As their doctors leave, more rural Newfoundland towns are facing a future without a physician
Doctors are overworked with little relief, say mayors
With more rural Newfoundland communities facing a future without a physician, their mayors and the union that represents the province's doctors in the province are demanding government action.
A large swath of communities on the island's south coast will be without its only doctor at the end of the month, and emergency services will have to be diverted over 200 kilometres away.
Communities in central Newfoundland and along the island's north coast are facing the same struggle, and at least two mayors were unaware their towns were losing their only physicians until recently.
"I heard a news release on the radio yesterday. I didn't hear anything about it before that. That was the first," Fogo Island Mayor Andrew Shea told CBC News on Tuesday.
"It was unbelievable that it would come to us in such a way. They could have give us some notice or some time to work on this to see if there's anything that we could have done."
Buchans Mayor Brian Fowlow said he heard the news through the grapevine and there was no official notice from Central Health that the community was losing its doctor.
"If we were informed a little earlier maybe there's something we can do as a community to help, but without that information it's tough to react," Fowlow said.
'Tip of the iceberg'
Shea said the community's doctor has had a hard time recently, being on call day and night and having difficulty finding a temporary replacement to fill the gap so he can take time off.
"It's been really tough on him and he's done a pretty good job here considering the situation he's in," said Shea.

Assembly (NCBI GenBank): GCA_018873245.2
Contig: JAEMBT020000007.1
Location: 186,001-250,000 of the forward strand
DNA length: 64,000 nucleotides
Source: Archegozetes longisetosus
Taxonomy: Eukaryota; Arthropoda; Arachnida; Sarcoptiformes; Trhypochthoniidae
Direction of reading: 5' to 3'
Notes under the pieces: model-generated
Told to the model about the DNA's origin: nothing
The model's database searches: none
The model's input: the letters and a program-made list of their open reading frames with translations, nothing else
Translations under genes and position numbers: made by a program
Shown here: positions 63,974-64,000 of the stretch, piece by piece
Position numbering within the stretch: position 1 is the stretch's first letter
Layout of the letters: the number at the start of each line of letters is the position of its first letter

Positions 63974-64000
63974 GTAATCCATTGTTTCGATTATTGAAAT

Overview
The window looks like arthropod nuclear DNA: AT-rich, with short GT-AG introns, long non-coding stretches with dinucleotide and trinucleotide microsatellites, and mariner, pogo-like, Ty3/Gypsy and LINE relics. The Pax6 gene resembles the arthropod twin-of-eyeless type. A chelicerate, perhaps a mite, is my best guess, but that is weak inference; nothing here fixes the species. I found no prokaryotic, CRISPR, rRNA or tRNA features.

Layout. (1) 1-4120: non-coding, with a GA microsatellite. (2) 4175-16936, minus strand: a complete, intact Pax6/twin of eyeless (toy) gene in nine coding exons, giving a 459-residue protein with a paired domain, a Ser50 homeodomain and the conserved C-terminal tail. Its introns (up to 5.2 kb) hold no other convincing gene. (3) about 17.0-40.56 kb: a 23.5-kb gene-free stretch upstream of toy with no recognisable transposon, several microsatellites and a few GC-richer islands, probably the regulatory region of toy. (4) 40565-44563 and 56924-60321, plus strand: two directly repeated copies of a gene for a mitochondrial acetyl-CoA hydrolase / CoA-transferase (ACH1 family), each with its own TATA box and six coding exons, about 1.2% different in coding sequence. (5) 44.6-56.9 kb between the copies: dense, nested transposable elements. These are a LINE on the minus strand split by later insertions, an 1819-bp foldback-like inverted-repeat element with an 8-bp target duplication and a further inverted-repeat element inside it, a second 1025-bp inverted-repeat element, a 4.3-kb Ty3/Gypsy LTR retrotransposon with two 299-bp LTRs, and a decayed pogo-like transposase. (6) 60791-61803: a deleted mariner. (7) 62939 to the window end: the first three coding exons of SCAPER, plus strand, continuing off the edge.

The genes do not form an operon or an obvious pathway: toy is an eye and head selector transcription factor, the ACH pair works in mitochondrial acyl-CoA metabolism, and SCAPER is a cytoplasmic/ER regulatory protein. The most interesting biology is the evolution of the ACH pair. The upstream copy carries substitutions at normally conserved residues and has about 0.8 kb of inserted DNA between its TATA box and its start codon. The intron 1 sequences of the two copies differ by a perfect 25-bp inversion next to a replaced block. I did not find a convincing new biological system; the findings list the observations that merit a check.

Shea said he believes the doctor doesn't want to leave the community but the challenging situation and lack of relief have left him with no choice
Residents have been availing of virtual care through the hospital in Gander, he said.
Fowlow said Buchans had a long-term doctor who left last year. Now the replacement is leaving — and he doesn't blame her.
"The situation is similar to Fogo: overworked and not a lot of relief," he said.
Fowlow said losing a doctor is just the "tip of the iceberg" for his region, as Buchans is also losing its nurse practitioner and there's been a paramedic job vacancy there for over a year.
Shea said his community's doctor leaving will have impacts elsewhere: the island's ferry service will get tied up with emergency transportation, and the recruitment of workers in other sectors will struggle.
"Like everywhere we have an aging population, we have an older population. We've had a doctor here since 1792, I think," he said.
"Right now you'd think we'd have a better medicare system than you ever had [but] we have nothing. We don't even have a nurse practitioner."
With files from Newfoundland Morning